How to take photos on iPhone and set up the camera with voice control
IPhone users can configure Apple’s voice control to take photos, record videos, and change any setting by simply speaking a series of commands.
Users can control the iPhone camera with verbal commands, and Apple recently improved this functionality. This means it’s easy to change camera settings and use the controls hands-free. It can come in handy when you hold the phone at arm’s length while using a tripod or selfie stick. Voice control is also a vital accessibility feature for anyone who has trouble pressing onscreen buttons.
Apple has made the iPhone much more accessible over the past few years, adding more options to make the screen easier to read and sounds easier to recognize. Additionally, input methods have expanded, allowing the use of a keyboard, mouse, game controller, and assistive devices to enter text, move a cursor around the screen. and control the iPhone remotely. Dictation is also possible, as well as gesture control and button presses, just by speaking.
It’s that same accessibility option, Voice Control, that lets you use verbal commands to adjust camera settings and take photos. Apple includes several options in the Accessibility tab of the Settings app. The Overlay option offers a choice of two types of numbered control labeling, but it is better to choose âItem Namesâ as it becomes possible to control the camera without seeing the screen. If voice control has never been used, press âConfigure voice controlâ. Although this feature can be activated from this screen, it starts working immediately when activated. So it’s better to add the feature to Control Center or use Siri to turn it on and off when needed. In the Control Center tab of Settings, adding accessibility shortcuts will make the voice control toggle easier to find.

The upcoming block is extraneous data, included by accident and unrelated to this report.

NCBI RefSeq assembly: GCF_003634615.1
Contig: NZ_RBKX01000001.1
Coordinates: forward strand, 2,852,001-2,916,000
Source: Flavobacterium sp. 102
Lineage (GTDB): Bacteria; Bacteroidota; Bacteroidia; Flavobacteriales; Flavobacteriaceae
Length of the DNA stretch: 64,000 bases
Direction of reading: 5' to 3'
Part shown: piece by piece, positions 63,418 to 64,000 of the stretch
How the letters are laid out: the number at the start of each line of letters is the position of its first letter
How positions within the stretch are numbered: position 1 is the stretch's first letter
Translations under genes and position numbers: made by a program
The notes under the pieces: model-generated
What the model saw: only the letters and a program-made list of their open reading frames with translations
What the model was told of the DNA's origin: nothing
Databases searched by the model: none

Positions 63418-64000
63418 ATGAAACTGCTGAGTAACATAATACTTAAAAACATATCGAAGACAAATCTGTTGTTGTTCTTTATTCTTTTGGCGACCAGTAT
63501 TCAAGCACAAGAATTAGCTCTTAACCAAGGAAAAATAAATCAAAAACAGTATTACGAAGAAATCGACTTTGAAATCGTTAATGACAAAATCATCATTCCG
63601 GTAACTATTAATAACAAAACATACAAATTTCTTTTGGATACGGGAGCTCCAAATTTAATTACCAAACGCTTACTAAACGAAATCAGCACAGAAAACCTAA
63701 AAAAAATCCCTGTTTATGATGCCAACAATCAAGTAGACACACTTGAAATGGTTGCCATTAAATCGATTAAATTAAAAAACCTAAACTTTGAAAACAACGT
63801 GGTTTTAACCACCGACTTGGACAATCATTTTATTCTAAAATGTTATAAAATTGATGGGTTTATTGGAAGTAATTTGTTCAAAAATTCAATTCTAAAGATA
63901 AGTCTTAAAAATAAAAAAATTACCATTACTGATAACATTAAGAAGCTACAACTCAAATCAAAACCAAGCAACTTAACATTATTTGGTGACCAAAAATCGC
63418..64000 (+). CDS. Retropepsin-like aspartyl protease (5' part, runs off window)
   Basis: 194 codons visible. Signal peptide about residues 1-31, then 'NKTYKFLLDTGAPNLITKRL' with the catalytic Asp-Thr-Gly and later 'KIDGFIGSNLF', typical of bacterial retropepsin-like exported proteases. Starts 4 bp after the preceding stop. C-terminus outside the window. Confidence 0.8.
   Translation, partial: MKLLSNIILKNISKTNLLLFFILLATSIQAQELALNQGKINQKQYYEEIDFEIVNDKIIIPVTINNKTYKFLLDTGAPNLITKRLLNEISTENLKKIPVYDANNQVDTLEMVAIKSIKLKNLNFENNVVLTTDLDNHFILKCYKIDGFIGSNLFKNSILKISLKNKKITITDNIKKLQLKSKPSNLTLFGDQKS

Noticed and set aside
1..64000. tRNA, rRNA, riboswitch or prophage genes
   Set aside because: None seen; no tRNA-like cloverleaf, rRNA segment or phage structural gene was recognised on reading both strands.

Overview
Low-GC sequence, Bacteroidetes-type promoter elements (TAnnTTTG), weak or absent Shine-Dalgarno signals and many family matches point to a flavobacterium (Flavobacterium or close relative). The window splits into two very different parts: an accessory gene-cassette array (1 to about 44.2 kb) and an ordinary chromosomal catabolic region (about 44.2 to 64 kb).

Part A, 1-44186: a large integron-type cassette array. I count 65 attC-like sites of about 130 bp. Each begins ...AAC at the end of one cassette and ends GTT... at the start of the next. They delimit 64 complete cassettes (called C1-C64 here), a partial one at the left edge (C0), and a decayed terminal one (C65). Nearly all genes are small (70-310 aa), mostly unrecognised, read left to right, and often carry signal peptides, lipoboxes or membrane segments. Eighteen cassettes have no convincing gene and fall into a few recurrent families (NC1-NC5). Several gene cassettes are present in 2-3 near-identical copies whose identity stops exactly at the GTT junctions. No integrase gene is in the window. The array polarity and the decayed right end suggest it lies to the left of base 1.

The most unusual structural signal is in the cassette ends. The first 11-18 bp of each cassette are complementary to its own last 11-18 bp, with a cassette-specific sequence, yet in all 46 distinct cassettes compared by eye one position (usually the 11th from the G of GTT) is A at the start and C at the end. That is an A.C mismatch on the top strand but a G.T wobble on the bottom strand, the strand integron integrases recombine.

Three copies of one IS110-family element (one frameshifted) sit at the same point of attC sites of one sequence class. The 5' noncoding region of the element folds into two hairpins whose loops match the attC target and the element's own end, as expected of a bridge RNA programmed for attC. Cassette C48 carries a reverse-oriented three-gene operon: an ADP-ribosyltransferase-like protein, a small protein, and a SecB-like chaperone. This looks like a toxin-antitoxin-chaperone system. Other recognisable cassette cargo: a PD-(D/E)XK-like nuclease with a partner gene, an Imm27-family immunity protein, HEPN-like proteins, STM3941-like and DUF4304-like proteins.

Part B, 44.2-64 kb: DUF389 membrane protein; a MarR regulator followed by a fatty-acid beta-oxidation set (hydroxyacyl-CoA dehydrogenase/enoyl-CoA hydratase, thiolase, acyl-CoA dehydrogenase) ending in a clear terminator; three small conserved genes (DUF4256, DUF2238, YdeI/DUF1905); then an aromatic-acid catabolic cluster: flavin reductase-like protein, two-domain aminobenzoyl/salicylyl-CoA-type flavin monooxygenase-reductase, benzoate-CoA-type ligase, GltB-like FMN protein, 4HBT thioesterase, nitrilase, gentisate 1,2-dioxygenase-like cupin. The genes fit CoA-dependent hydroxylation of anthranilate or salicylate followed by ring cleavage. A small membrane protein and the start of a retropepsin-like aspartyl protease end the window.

Use iPhone voice control for photos
After setup is complete, users can turn on voice control in the camera app by telling Siri to turn on voice control or swipe down to open iPhone Control Center and then by tapping on accessibility control and activating it there. Labels will appear near each control. For example, saying âPress to take a photoâ is equivalent to pressing the shutter button, and the âTake a photoâ label is superimposed above the button, providing a visual reminder of the keywords. Other labels include the somewhat awkwardly named “Camera Selector” which switches between front and rear cameras, “Zoom” to cycle through the iPhone’s rear cameras for ultra-wide, wide, and telephoto cameras. In addition, âFlashâ, âLive Photoâ and more are available and visible on the screen. Of course, the touchscreen continues to function while voice control is activated, so whichever is simpler can be used.
For some controls, scanning is necessary. To switch to video, portrait or any other camera mode with voice commands, simply say âSwipe Leftâ or âSwipe Rightâ to switch to this function. Saying “Swipe Up” will open the bar below the camera window which allows you to adjust the exposure, aspect ratio, flash, timer, etc. The verbal command âTap Flashâ causes numbers to appear next to the upper and lower flash icon, and a â1â or â2â triggers this check. The exposure is a precision slider, so typing and dragging will not work. It is easier to slide with one finger. However, it is possible to adjust this by using a number grid and issuing “Start Drag” and “Drop” commands that end with the start and end grid numbers. Using the grid makes sense if fully hands-free use is required, but it is best for most photographers to set up the camera by hand and then use the iPhone Voice control for easy switching between cameras, changing modes and taking photos and videos.
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